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What does the UK online media literacy strategy mean for families?

The Department for Digital, Culture, Media and Sport (DCMS) has announced a new UK online media literacy strategy – aiming to support a wider understanding and awareness of the online landscape and how we consume content.

At Parent Zone, we have consistently called for better support for all children and parents to provide the skills needed to get the most out of being online – as outlined in our recent report into Digital Poverty. We welcome this new strategy as a step in the right direction. 

So why has this strategy come about – and how does the UK government plan to implement over it the next three years? Our guide explains what it means for families – as well as educators and family professionals.

What is ‘media literacy’?

As the blur between online and offline life increases, it’s important that we all develop an understanding of how various platforms work, how to use them and how to critically analyse the content we find on them. This is known as media literacy: the extent to which we access, use and understand media platforms such as television, the internet and mobile phones. 

The DCMS publishes annual reports on media literacy levels in adults and children. Under this new strategy, it has announced it will also publish annual Media Literacy Action Plans – outlining specific initiatives it intends to implement over the coming year. 

While media literacy is a devolved issue, the strategy aims to benefit users across the UK.

What does the new strategy aim to do – and why?

The new strategy is designed to be about collaboration and collective action: complementing the work organisations like ours are already doing to improve media literacy (see below). It also aims to address gaps and reduce barriers for organisations working towards improving media literacy. 

The strategy sets out five principles – essentially key skills and knowledge that show what strong media literacy looks like. These include understanding:  

  • how personal data can be used by others and taking action to protect it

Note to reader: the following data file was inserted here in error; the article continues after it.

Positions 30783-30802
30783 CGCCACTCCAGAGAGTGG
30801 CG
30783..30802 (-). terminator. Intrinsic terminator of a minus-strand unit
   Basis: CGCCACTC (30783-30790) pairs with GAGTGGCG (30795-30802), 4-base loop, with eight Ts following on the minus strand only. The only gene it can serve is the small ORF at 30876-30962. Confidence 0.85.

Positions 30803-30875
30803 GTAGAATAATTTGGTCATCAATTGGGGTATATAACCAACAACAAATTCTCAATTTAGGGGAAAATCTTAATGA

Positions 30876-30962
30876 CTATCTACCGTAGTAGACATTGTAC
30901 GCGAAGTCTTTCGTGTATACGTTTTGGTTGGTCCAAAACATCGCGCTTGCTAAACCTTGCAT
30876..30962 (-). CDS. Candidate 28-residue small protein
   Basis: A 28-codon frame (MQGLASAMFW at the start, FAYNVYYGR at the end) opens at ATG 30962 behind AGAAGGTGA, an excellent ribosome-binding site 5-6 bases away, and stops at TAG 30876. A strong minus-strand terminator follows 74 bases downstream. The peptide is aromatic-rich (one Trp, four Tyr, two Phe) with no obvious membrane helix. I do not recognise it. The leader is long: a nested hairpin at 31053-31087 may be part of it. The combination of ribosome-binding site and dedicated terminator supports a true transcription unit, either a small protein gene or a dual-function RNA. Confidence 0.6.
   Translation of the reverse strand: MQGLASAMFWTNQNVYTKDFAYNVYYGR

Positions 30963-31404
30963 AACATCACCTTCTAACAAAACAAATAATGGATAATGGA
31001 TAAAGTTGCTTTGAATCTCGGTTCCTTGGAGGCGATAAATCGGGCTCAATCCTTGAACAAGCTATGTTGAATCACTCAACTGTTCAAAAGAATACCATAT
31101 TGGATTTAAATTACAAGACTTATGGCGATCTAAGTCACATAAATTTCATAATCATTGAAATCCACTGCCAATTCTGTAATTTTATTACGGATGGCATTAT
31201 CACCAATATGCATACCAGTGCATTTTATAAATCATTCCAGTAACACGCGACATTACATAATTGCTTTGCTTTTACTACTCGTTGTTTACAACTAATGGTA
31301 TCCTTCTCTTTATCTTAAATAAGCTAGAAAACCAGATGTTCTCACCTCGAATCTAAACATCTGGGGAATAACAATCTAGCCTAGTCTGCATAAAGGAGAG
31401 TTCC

• how the online environment operates and using this to make informed decisions

  • how online content is created and how to critically analyse it

  • how online actions have offline consequences 

  • how to contribute positively online while understanding the risks of engaging with others.

Caroline Dineage, Minister of State for Digital and Culture, said, “Through the Media Literacy Strategy we will channel the efforts of dedicated UK organisations and bring the fight to fake news by making the young, vulnerable and wider online community more resistant and resilient.”

Caroline Dineage, Minister of State for Digital and Culture (centre), at the launch of the Online Media Literacy Strategy

How will it impact families?

The online world touches every aspect of our daily lives and interactions, making it vital that we all develop strong media literacy. While elements of media literacy are woven into some school PSHE and computing curricula, the new DCMS strategy plans to make media literacy even more wide-reaching, to help a wider upskilling of parents and children – and the educators and professionals who work with them. 

Vicki Shotbolt, founder and CEO of Parent Zone, said, "In a world where school, social, work and family life is increasingly lived online, having the right skills and knowledge is vital to ensure all parents and children are able to explore everything the online world has to offer confidently and safely. 

“The Online Media Literacy Strategy is an ideal opportunity to ensure people of all generations and backgrounds are supported to thrive online, and we look forward to continuing to work with government to build on the progress made so far with this important initiative."

What will happen next?

We, along with many other organisations, will continue to work with the DCMS to support the strategy as it is implemented across the UK. 

A range of Parent Zone resources have been highlighted to support the development of media literacy for families, which are available for educators and family professionals to support the development of media literacy in their family communities.

These include the Be Internet Legends programme, in partnership with Google, and Digiworld, in partnership with Telenor – as well as our Resilient Families programme and Membership offer – which promote the education of digital resilience. 
You can find a full range of online media literacy resources endorsed by the Department for Digital, Media, Culture and Sport here.